Wisconsin ranks in the bottom half of states in several measures:

  • 39th, state funding for higher education per FTE State funding dropped 20.2% from 2007-08 to 2011-12 ($6,432 vs. $5,295).
  • 30th, average 4-year state tuition costs Tuition rose more than 17% from 2007-08 to 2011-12 ($6,677 vs. $7,851). Only 20 states have higher average 4-year tuition rates.
  • 29th, state higher education affordability Tuition at a 4-year state institution now takes 15.7% of the state’s median family income, compared to 12.3% five years ago.

Demos was founded in 2000 and focuses its work on three areas — achieving democracy through a guaranteed right to vote and reducing the amount of money in elections, the creation of a strong, diverse middle class through a sustainable economy, and the transformation of the public narrative to elevate the values of community and racial equity.

UW-Madison Student: The Overlooked Economic Value of an Art History Degree

Kelsey Mullane, a University of Wisconsin-Madison junior, writes in today’s Milwaukee Journal Sentinel that recent remarks by President Barack Obama and Senator Marco Rubio on the economic value of a humanities degree are evidence of the decay of the humanities:

Today, students are choosing to pursue degrees in STEM (science, technology, engineering and math) subjects rather than humanities degrees such as art history, history or philosophy. There are many possible explanations for the decline in students pursuing humanities degrees. However, I believe that the decline is occurring because undergraduate students possess a distorted perception of degree value that deems the humanities as economically inferior to STEM programs.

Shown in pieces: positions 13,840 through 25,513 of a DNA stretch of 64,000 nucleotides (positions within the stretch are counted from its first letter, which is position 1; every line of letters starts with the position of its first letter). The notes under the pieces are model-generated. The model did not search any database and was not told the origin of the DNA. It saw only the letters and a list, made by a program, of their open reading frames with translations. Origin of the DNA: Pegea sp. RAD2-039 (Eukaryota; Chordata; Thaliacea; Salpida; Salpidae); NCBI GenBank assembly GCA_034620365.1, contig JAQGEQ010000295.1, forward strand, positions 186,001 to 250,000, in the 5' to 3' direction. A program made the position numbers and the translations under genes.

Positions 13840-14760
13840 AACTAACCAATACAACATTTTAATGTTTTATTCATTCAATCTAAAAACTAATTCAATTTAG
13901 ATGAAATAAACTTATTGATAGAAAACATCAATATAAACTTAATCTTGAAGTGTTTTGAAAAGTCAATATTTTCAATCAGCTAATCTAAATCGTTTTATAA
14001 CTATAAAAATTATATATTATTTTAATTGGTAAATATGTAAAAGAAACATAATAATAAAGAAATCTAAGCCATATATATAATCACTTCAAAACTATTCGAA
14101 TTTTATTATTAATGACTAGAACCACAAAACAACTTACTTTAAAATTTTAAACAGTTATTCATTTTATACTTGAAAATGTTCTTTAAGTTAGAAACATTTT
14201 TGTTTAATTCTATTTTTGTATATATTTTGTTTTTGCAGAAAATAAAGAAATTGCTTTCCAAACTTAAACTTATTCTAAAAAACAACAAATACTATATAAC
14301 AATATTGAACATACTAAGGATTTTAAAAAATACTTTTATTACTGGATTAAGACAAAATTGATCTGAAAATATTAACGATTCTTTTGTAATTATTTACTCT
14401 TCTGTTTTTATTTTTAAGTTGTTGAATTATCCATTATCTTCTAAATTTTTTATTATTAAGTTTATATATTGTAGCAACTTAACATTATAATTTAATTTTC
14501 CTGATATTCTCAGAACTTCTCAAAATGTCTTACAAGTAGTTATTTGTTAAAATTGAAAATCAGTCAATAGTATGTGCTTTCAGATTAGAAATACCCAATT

This perception of degree value is the product of increased criticism of the humanities following the economic recession. This criticism uses numeric data, such as starting salaries and post-graduation unemployment rates, to support the erroneous notion that the humanities teach impractical skills that hold little or no value in the current job market, thereby discouraging their study.

Mullane maintains that both STEM and humanities degrees offer economic value in today’s marketplace.

Rubenstein to World Economic Forum: Humanities Important for Future Job Success

David Rubenstein, co-founder of the Carlyle private equity firm, recently told world economic leaders gathering in Davos, Switzerland that students today need the critical thinking skills that are developed by the study of arts and humanities.

Rubenstein believes the emphasis on STEM (science, technology, engineering and math), has come at the expense of the study of literature and philosophy and that a well-rounded education based in the humanities will lead to greater success in one’s career. He noted that many top executives received degrees in the humanities and that technical job skills can be learned later on the job.

Rubenstein had these words for students choosing their course of study: “You shouldn’t enter college worried about what you will do when you exit,” noting that “H=MC — Humanities equals more cash.”


Liberal Arts Graduates and Employment

Liberal Arts Graduates coverThe National Center for Higher Education Management Systems and the Association of American Colleges and Universities released a report yesterday that provides data on employment outcomes of liberal arts graduates.

The report, Liberal Arts Graduates and Employment: Setting the Record Straight, compared salary and employment data of liberal arts majors with that of science, math, and engineering graduates and professional and pre-professional graduates.